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March 22, 2005

Easter animals can be deadly

IBRRC warns of dangers of buying live baby ducks, chicks, goslings and rabbits at Easter

E very year, children become ill with Salmonella poisoning from handling baby ducks and chicks, typically sold only during Easter. Not only is there potential harm to children from this tradition, but environmental havoc as well. Domestic ducks released into public parks, can transmit diseases to wild flocks. Animal shelters, stretched to their limits with unwanted dogs and cats, become overwhelmed with rabbits when the novelty wears off and reality sets in.

“Not only is cruel for these baby animals to be sold without any regard for proper care, but it creates tremendous problems later, when the animals that do survive are either “dumped” in public parks or dropped off at local animal shelters”, said Karen Benzel, Public Affairs Director for International Bird Rescue Research Center. “This is a public education issue, and the media can perform a tremendous public benefit by reporting on the serious consequences that can occur when baby animals are purchased on impulse.”

The ducklings that are sold at Easter are domestic ducks that cannot fly, and cannot “fend for themselves.” They can and do carry diseases that endanger wild ducks and geese. In 1993, an outbreak of duck plague, duck virus enteritis (DVE), occurred when an infected domestic duck was released into the canals in Venice, California. Hundreds of birds were killed by wildlife authorities to prevent the virus from spreading. Domestic ducks also mate with wild ducks, creating hybrids. Wildlife rescue centers don’t typically take these hybrids, and animal shelters are not equipped to handle waterfowl.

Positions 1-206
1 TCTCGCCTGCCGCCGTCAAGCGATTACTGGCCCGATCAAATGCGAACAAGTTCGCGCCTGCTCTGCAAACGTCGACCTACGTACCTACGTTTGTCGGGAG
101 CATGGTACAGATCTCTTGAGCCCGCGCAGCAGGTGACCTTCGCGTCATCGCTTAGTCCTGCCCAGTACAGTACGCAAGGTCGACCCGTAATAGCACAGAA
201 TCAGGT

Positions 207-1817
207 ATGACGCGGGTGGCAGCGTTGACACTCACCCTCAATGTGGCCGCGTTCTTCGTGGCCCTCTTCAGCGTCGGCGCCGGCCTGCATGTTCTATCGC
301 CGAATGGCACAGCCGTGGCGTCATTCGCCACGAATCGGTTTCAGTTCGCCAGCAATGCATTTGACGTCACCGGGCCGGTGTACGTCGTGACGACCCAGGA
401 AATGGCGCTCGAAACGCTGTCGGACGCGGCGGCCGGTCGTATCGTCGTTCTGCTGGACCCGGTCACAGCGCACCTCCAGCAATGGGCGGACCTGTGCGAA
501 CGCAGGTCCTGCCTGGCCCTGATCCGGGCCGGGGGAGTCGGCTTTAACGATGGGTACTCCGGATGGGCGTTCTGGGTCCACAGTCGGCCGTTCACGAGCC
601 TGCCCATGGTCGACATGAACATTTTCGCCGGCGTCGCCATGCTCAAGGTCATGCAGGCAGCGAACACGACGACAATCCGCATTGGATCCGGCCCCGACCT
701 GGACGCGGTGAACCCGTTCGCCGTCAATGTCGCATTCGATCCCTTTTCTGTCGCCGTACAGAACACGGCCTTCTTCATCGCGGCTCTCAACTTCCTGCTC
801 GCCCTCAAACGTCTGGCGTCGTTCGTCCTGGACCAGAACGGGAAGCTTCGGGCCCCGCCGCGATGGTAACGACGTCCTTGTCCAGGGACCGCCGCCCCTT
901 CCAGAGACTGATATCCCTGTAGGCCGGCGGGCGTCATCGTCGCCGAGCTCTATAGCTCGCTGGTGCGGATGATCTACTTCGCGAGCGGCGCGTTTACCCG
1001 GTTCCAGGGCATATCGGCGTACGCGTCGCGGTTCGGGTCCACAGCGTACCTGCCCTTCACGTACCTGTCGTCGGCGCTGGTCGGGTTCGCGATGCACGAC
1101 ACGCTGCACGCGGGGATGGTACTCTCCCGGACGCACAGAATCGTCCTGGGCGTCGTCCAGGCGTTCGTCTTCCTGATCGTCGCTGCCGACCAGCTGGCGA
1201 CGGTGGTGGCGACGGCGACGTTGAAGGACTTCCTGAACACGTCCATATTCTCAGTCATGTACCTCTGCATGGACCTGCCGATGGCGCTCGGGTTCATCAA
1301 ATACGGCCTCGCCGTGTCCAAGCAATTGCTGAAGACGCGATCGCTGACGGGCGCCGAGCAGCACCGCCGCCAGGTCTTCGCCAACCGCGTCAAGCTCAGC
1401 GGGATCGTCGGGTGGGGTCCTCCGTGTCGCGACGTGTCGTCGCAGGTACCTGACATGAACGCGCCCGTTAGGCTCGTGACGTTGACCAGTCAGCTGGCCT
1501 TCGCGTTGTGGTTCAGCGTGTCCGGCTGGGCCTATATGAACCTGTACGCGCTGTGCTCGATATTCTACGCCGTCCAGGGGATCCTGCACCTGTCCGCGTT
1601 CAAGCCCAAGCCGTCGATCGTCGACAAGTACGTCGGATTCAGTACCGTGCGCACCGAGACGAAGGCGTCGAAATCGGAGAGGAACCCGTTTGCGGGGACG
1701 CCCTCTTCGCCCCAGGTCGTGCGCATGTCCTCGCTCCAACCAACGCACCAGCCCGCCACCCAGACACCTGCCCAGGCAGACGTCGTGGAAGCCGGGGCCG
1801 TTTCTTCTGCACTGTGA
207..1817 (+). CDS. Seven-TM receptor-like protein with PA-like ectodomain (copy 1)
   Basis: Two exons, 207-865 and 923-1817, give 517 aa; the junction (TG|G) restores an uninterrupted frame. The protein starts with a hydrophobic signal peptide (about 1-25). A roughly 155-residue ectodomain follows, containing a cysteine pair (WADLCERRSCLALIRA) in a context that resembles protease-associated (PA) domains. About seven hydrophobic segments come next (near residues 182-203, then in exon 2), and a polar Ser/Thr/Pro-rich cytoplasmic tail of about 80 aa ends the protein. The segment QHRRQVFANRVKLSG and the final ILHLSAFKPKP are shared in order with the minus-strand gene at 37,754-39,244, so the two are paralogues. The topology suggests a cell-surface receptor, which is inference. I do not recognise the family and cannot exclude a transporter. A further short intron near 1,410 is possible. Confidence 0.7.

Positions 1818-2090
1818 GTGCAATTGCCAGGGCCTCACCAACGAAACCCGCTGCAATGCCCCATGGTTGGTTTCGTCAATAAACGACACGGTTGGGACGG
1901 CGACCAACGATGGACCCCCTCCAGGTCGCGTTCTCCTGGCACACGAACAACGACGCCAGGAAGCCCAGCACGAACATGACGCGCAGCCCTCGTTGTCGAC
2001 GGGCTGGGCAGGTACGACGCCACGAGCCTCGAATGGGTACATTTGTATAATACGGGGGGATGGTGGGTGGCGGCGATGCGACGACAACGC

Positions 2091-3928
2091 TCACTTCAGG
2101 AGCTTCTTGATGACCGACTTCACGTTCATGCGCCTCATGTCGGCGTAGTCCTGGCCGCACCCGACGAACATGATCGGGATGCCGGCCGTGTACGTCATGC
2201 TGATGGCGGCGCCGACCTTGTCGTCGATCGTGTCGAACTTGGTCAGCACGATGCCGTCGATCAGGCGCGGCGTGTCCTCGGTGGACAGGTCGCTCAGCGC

The CDC has issued an alert warning that “bacteria carried in the chicks and duckling’s intestine contaminates their environment and the entire surface of the animal. Children can be exposed to the bacteria by simply holding, cuddling, or kissing the birds. Others at increased risk include persons with HIV/AIDS, pregnant women, the elderly and other immunocompromised persons.”

For the complete article “No Escape From Harsh Reality,” which explains in detail the differences between domestic and wild ducks and the issues domestic ducks face when forced to “fend for themselves” please go to IBRRC's website.

More information:

DVE outbreak details at: http://home.att.net/%7Ecgbraggjr/v17n7.htm
CDC complete alert: http://communitydispatch.com/artman/publish/article_598.shtml

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Media contact:

Karen Benzel, Public Affairs Director (IBRRC), karen@ibrrc.org
Office: (831) 622-7588

IBRRC is a proud member of the Oiled Wildlife Care Network (OWCN) a legislatively mandated program within The California Fish and Game, Office of Spill Prevention and Response (OSPR) which strives to ensure that wildlife exposed to petroleum products in the environment receive the best achievable treatment by providing access to permanent wildlife rehabilitation facilities and trained personnel for oil spill response within California.


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